USS Zumwalt (DDG-1000)

WASHINGTON: Under intense budget pressure, a Pentagon cost-cutting team is pushing the Navy to cancel its third and last Zumwalt-class destroyer, the Lyndon Johnson (DDG-1002). But two sources familiar with the program say this cost-cutting measure just doesn’t add up. The DDG-1000 Zumwalts are expensive; three ships will cost almost $13 billion. About $9 billion of that… Keep reading →


From the Persian Gulf to the South China Sea, the US military is getting more and more worried about the threat from various missiles. But all incoming missiles are not the same, which makes missile defense much harder. That’s the problem Raytheon’s SM-6 interceptor tackled in a recent test that has important tactical implications. If you… Keep reading →

Lockheed Martin graphic

CAPITOL HILL: Take my mission — please. The armed services are notorious for overselling their capabilities and grabbing turf to justify budgets. But when it comes to ballistic missile defense, the Navy feels so overburdened that it is talking up land-based alternatives as superior to its vaunted Aegis ships. [Click here for Part I of this… Keep reading →

Navy cruiser Lake Erie launches SM-3 IB missile 575519537757ad8b1368733557

WASHINGTON: Sometimes success is its own punishment. Shooting down ballistic missiles is one of the Navy’s most high-tech, high-profile capabilities — and it’s one of the most popular with Congress as well. But as demand for missile defense increases at what the Chief of Naval Operations has called an “unsustainable” pace, it’s an ever-greater burden… Keep reading →

The new carrier USS Ford is afloat but still unfinished.

NAVY YARD: At almost $13 billion, the cutting-edge aircraft carrier USS Gerald Ford (CVN-78) has become a byword for military overruns. With the Ford‘s cost now stable and the costs of the second ship, Kennedy, coming down, however, the Navy seems convinced it’s got the money problem under control. Now they can talk about the… Keep reading →

NEWPORT NEWS, Va. (Jan. 26, 2013) Huntington Ingalls Industries celebrated significant progress today as the 555-metric ton island was lowered onto the nuclear-powered aircraft carrier Gerald R. Ford (CVN 78) at the company's Newport News Shipbuilding (NNS) division. The 60-foot long, 30-foot wide island was the 452nd lift of the nearly 500 total lifts needed to complete the aircraft carrier. (U.S. Navy photo courtesy Huntington Ingalls Industries/Released)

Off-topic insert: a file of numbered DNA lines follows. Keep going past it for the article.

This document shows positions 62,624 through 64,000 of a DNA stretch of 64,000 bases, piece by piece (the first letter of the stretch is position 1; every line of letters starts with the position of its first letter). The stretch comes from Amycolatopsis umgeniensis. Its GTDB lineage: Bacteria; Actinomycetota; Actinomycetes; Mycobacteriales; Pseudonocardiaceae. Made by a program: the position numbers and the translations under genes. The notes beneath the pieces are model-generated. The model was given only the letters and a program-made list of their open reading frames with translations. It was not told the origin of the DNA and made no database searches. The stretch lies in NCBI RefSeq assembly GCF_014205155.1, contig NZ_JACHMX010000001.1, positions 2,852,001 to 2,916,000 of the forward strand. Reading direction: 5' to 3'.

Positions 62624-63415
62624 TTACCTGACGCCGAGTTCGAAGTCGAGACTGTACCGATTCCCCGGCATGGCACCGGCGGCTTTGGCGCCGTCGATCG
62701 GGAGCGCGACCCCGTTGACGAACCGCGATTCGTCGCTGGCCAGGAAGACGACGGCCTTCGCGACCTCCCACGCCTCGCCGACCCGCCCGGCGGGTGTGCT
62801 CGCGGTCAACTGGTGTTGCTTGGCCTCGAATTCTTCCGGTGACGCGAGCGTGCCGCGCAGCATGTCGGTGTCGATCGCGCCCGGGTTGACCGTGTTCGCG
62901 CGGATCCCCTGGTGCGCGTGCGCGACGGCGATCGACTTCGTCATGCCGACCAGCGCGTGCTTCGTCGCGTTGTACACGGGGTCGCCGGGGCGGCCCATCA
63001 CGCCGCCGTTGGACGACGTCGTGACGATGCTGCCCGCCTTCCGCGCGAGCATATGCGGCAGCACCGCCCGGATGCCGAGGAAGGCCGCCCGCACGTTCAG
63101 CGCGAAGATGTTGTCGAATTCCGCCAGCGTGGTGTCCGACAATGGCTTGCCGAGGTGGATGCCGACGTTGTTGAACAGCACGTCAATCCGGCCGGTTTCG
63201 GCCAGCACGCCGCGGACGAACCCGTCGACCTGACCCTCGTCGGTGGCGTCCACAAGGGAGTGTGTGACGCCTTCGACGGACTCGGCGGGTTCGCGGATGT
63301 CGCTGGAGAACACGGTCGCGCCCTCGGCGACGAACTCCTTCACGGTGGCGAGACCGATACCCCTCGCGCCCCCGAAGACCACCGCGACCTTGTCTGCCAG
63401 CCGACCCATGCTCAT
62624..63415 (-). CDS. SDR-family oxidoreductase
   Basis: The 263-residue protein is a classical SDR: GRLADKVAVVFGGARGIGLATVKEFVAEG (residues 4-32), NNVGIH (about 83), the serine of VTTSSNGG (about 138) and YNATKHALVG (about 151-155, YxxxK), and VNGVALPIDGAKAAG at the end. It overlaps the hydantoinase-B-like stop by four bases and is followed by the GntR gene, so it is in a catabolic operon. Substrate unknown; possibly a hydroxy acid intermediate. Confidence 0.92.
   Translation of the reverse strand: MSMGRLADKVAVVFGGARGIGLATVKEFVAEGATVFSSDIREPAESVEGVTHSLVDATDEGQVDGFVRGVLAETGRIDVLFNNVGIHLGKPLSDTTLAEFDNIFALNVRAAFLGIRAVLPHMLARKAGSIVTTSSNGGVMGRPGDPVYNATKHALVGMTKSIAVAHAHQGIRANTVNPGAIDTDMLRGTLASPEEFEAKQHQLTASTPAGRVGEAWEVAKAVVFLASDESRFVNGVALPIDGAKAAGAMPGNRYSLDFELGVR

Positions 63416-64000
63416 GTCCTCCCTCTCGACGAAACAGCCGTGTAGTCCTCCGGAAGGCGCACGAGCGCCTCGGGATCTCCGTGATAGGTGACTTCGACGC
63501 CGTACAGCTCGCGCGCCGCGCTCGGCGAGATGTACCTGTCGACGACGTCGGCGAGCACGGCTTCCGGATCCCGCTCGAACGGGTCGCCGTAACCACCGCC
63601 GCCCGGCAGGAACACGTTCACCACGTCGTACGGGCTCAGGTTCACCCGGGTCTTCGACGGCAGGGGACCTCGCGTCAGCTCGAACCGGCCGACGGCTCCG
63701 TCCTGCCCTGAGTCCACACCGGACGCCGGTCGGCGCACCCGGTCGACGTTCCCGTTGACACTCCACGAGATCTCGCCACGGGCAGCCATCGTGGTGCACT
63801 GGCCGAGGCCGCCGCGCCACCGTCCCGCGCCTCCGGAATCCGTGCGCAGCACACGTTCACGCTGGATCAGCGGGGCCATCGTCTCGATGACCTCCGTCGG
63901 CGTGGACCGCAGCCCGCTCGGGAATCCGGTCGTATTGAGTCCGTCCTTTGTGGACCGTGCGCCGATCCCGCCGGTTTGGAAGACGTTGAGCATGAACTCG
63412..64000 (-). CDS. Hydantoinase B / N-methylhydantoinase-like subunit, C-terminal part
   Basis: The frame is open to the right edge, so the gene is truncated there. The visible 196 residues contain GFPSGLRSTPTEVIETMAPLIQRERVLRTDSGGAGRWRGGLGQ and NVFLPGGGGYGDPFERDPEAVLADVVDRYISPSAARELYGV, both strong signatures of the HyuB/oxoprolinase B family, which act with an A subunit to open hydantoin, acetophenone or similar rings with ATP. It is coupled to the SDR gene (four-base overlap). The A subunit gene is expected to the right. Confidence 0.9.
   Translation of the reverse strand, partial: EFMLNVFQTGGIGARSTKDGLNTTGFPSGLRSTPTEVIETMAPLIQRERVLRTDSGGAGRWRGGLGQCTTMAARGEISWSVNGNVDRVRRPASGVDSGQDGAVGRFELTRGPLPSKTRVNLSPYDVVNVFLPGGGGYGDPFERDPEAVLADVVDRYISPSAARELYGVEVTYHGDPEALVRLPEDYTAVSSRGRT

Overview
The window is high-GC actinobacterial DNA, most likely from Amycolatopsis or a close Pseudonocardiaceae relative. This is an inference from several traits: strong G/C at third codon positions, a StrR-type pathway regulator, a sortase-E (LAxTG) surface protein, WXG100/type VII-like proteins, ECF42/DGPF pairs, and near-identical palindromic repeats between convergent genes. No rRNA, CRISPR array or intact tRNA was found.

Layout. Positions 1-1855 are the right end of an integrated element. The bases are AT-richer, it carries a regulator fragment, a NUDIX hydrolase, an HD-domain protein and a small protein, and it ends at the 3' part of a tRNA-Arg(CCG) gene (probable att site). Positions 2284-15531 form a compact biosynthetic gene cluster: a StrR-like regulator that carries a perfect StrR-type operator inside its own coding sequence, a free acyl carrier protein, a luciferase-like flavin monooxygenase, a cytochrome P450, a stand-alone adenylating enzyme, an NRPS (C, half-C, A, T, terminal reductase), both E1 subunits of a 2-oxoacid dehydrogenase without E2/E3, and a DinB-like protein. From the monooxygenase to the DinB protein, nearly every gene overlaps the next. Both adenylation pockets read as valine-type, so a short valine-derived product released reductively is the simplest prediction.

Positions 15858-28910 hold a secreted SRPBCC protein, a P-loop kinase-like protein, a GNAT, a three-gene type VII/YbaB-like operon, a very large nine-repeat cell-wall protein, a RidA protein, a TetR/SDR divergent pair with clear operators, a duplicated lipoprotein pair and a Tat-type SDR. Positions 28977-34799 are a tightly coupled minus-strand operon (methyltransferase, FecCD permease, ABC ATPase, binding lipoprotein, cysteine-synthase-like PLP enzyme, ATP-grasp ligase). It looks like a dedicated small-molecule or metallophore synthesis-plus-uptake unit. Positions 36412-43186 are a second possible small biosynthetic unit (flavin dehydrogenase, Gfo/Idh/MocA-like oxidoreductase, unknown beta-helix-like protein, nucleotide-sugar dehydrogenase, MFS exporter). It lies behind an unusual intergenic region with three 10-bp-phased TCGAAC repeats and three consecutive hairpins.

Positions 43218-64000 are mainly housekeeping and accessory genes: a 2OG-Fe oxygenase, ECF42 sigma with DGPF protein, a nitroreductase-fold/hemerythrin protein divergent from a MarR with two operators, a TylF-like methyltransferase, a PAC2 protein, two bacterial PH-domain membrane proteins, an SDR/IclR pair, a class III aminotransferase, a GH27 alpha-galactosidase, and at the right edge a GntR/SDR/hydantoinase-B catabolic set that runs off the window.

WASHINGTON: “About half” of the shipyards building US Navy vessels are “one contract away” from leaving the business, the Navy’s top procurement officer told the Senate today. After decades of decline due to foreign competition, the US shipbuilding industry has become so fragile and so dependent on government contracts that the Navy is taking unprecedented and… Keep reading →

Tomahawk cruise missile launch against the Khorasan group in Syria

Last week, the US Navy made waves by announcing two bold ideas for the surface fleet: a new concept of warfighting called “distributed lethality” — “If it floats, it fights” — and a new name for the controversial Littoral Combat Ship — now called a “frigate.” We asked Bryan Clark, a former special assistant to… Keep reading →

Aegis cruisers and destroyers.

CRYSTAL CITY: “If it floats, it fights,” Rear Adm. Peter Fanta says. “That’s ‘distributed lethality'[:] Make every cruiser, destroyer, amphib, LCS [Littoral Combat Ship], a thorn in somebody else’s side.” “It just takes arming everything,” says Fanta, the director of surface warfare (section N96) on the Navy staff. “Lethality” simply means more and better weapons. “Distributed” means… Keep reading →

Courtesy Northrop Grumman

Fire Scout makes it look easy to take off from a destroyer. It’s not. In video released today (above), the MQ-8C helicopter takes off from the destroyer Jason Dunham with its eyes closed — or rather with its cockpit windows painted over, because there’s nobody inside. Though derived from the widespread Bell 407, the Northrop… Keep reading →

CSBA graphic

WASHINGTON: Someone shoots a cruise missile at you. How far away would you like to stop it: over 200 miles out or less than 35? If you answered “over 200,” congratulations, you’re thinking like the US Navy, which has spent billions of dollars over decades to develop ever more sophisticated anti-missile defenses. According to Bryan… Keep reading →

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